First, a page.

Movie Talk Link

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13 thoughts on “Movie Talk Link”

  1. I culled, restated, and shmooshed the Movie Talk website around to come up with the following Teacher Prep outline:



    The main activity in MovieTalk consists of narration. The teacher narrates the scenes as they occur in the movie.

    Narration in MovieTalk involves:
    1 ) naming objects, 
    2) describing actions
    3) talking about the characters 
    4) talking about characters’ emotions. 

    Movie Talk is narration, a running description you might give to a person who can’t see the movie but wants to know what’s going on the entire time.

    Example: “There is a man in a car. It’s a small red car. It’s going very slowly down the street. The man’s face is very angry.”

    II. DEALING WITH DIALOGUE (Movies which rely heavily upon dialogue to carry the story line are likely not suitable for MovieTalk.)

    MovieTalk teacher can paraphrase or explain the dialogue in simpler language, repeating as needed in order to get the crucial information across. 

    Ways to get across meaning of important dialogue:
    a) by translating – may not contribute to language acquisition directly but by making the story line more clear, it contributes to making subsequent scenes and language more comprehensible
    b) acting out scene with student actors using simplified dialogue
    using realia which shows what dialogue is about
    d) drawing cartoon sequence with abbreviated dialogue


    Step One: Become Familiar with the Main Plot

    1) Watch movie or clip at least twice.
    2) Write a summary yourself.
    3) Read some reviews and comments about film.
    4) Notice how movie or clip breaks into parts/scenes/chapters/etc.

    Step Two: Become Familiar with Main Characters

    1) Learn their names if known (or give them names).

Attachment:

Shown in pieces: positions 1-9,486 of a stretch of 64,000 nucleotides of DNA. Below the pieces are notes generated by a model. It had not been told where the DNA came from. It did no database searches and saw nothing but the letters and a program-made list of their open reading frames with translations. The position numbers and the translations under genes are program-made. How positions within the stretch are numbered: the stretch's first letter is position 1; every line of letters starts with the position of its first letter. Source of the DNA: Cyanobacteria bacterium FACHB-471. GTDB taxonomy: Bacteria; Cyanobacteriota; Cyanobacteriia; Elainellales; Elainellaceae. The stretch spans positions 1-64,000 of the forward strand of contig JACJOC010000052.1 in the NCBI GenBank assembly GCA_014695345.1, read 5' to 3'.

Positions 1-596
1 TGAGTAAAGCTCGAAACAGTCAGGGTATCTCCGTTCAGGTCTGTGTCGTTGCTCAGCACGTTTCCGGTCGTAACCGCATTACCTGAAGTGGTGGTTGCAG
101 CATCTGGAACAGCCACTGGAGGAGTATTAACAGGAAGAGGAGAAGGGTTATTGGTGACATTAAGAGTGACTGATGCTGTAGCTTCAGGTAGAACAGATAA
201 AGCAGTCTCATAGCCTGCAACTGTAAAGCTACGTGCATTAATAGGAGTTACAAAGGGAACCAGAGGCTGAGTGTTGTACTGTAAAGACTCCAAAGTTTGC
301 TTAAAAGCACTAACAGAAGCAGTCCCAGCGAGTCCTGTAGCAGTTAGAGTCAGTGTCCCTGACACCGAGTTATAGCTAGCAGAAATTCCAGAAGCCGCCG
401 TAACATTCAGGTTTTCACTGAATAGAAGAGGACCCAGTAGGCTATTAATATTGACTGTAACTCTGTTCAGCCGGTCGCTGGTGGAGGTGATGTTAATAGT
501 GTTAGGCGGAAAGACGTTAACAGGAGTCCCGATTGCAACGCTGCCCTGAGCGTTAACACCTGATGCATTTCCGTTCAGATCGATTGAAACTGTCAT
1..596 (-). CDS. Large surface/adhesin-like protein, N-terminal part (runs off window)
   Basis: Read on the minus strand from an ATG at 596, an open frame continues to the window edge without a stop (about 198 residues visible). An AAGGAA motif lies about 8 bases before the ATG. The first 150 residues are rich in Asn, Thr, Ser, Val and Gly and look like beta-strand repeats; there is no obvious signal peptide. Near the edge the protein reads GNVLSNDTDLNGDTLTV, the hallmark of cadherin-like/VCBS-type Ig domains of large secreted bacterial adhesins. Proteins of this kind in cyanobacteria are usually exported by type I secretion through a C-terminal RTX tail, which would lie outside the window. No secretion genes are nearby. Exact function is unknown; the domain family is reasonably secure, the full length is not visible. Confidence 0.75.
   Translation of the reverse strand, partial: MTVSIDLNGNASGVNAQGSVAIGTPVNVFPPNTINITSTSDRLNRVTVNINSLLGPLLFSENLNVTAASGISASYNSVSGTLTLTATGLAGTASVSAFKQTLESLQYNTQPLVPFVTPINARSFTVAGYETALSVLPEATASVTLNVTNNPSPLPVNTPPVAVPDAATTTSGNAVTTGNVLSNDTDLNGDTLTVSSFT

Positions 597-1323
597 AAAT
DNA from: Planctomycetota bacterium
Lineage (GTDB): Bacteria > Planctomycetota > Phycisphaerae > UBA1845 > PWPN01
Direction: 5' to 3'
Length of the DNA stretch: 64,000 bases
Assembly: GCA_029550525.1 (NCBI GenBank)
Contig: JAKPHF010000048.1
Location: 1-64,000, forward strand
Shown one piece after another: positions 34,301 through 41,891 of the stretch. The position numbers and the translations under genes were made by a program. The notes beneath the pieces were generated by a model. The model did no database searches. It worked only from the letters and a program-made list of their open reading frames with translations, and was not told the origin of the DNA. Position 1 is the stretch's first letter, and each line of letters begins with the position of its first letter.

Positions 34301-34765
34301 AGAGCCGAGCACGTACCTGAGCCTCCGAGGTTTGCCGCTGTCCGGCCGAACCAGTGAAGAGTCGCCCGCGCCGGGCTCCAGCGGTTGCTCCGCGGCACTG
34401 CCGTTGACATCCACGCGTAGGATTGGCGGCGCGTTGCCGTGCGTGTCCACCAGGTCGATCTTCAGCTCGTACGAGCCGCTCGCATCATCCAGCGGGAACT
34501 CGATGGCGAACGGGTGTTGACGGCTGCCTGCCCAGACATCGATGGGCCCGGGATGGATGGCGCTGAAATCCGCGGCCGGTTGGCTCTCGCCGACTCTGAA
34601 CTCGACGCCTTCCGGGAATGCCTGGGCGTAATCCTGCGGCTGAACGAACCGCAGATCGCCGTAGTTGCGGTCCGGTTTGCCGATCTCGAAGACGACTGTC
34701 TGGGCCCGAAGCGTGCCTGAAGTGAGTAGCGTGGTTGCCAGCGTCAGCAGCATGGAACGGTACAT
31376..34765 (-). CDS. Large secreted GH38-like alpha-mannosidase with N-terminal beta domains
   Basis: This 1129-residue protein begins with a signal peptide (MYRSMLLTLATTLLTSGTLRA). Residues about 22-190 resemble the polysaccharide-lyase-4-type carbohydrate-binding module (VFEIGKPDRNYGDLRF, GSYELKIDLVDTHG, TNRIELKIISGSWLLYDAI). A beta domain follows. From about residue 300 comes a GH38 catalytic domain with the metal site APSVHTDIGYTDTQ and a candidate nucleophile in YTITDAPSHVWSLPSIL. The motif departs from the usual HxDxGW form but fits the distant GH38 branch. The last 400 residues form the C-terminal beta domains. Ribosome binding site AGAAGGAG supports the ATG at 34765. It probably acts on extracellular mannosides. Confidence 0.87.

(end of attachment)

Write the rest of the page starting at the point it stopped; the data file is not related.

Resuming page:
2) Write short physical/emotional description of each character.
    3) Write down each character’s relationship with other main characters.
    4) Note at which point in movie/clip each main character appears.

    Winnie the Pooh (or Pooh for short)
    An anthropomorphic toy bear
    A little naïve and slow, friendly, thoughtful and sometimes insightful
    Always willing to help his friends and try his best.
    He loves honey which gets him into trouble a lot.
    He is best friends with Christopher Robin and Piglet. 
    0:58 (first appearance)

    Step Three: Get a Sense of the Subplots and Themes

    Subplot:  Eeyore loses his tail and everyone looks for a replacement
    Subplot: Everyone goes on a rescue mission to save Christopher Robin
    Theme:  Importance of Friendship
    Theme:  Positive thinking
    Theme: Creative Problem Solving

    Step Four: Plan Your Presentation Schedule
    Step Five: Prepare Each Segment in Detail
    1) Presentation Segments (1-3 minutes of film)
    2) Plan your narration for each presentation segment – doesn’t need to be scripted.
    3) In planning narration, note structures you definitely want to circle and focus upon.

    1     Show segment first with no narration.
    2     Then, present the segment with movie talk input. (This could be two seconds or two minutes depending on the needs and level of your class or your desire to create anticipation and excitement–in other words, compelling input.)
    3     Do any supporting activities, drawings, acting, pantomime, circling, etc. to increase students’ comprehension.
    4     Use a wand/pointer to show what you’re talking about on the screen.
    5 Speak slowly and clearly.
    6 No error correction.
    7 Pause, reshow parts and/or whole segment with repeated, more
    connected narration.

  2. ^like and thanks!

    I watched the Bex clip and did some rep counting. When she asks “is the door closing” I only heard maybe 10 reps. So I am guessing you don’t use MT for introducing vocab but more for reps of what you know.

    What I like is, this could be used literally anytime. Hell if all your kids knew was #s and colours you could do MT. This is a tech I’m starting this Fall.